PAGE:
Her thumb and index fingers dances up and down the hen’s neck as if to scratch an itch. However, each stroke of her hand moving up showed a few feathers being plucked off from the skin of the hen’s neck. In a short while, a bare patch of clear white skin, with goose pimples mark on it, was exposed.  

The sharp average looking kitchen knife sliced the surface of the hen’s neck revealing a clean cut. The newly exposed flesh was quickly pointed towards an empty bowl collecting fresh warm blood. The hen struggled for a while and went limped. The hen was then placed in a basin. Hot boiling water was poured into the basin.

At eight, I was the youngest to be given the responsibility of de-feathering the slaughtered hen, obviously dead. I turned the limped hen round and round to pick the last feather. I then placed it in another empty plate after completion. I was awaiting near a well for the next chicken for de-feathering.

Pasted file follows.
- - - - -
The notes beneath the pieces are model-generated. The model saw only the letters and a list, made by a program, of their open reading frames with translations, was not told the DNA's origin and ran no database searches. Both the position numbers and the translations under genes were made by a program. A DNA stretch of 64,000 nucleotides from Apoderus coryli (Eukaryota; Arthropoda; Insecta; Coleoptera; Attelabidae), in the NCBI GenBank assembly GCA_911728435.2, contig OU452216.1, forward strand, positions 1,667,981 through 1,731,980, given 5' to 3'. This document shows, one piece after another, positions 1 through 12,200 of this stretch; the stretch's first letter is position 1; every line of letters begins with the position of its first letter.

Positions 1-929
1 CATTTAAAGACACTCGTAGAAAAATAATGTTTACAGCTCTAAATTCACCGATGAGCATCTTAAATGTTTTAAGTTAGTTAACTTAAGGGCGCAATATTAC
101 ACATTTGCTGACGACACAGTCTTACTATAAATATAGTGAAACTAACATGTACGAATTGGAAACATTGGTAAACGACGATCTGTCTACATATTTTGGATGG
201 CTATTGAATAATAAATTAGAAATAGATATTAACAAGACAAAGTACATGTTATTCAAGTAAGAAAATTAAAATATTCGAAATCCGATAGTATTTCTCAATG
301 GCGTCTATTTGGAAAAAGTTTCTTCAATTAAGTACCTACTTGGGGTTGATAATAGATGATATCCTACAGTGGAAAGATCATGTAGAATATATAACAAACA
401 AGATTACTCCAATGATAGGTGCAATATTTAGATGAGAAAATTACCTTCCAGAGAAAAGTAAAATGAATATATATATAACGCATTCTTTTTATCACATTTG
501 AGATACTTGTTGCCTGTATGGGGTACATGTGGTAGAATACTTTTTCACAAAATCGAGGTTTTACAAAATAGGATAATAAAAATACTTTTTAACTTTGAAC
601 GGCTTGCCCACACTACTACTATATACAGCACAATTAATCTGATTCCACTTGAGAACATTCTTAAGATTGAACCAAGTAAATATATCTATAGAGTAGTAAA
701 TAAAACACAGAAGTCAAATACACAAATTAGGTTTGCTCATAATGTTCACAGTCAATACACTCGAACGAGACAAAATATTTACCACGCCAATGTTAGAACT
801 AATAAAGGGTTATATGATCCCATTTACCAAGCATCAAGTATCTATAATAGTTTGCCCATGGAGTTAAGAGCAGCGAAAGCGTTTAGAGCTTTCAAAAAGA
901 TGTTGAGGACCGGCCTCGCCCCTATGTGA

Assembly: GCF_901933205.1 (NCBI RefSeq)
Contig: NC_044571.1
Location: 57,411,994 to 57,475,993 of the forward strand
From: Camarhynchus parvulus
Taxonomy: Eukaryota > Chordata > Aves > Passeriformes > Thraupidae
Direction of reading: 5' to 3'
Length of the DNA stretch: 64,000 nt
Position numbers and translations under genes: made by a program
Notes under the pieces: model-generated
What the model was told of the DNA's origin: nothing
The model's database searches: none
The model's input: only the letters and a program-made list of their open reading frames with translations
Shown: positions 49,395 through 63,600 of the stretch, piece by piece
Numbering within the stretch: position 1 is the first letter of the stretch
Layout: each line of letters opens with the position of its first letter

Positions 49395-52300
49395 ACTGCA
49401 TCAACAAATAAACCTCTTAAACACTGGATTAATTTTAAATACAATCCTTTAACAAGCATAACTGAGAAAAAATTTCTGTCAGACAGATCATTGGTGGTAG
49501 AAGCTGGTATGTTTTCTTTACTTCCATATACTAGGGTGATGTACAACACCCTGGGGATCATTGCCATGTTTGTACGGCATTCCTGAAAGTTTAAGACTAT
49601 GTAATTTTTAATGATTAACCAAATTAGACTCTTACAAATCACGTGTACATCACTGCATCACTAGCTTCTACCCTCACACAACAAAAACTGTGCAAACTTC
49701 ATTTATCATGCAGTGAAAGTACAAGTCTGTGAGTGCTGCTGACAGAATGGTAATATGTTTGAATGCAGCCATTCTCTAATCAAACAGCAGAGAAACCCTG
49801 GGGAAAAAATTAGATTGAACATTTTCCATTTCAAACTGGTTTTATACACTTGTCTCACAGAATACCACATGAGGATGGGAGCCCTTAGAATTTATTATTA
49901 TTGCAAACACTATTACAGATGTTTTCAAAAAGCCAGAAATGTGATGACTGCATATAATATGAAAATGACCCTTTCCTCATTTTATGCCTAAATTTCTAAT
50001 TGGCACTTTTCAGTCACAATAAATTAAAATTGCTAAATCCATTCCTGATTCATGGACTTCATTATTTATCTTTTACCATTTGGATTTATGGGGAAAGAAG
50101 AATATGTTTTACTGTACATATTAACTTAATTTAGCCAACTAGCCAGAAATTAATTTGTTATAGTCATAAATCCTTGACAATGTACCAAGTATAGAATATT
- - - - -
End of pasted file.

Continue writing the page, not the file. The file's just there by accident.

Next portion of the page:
Suddenly, the naked hen woke up and walked away from the scene. I jumped, I screamed and I stared in shock. Just as suddenly, as if it understood my fear, the hen decided to turn around. Stared back at me and started approaching me. Then it gave chase with me running and screaming away from the naked chicken round the compound.

I almost fainted out of sheer fear and anxiety just looking at the naked chicken running towards me. My mum came to my rescue. She reached out to the naked chicken, took another cut across the neck slicing the main artery releasing it from it’s suffering. I cried my last tears as I hid behind her, stealing an occasional look at the now limped hen half expecting it to wake up again.

I remembered swearing that I will never be involved in the slaughtering of a chicken again. I’ll stay to eating instead.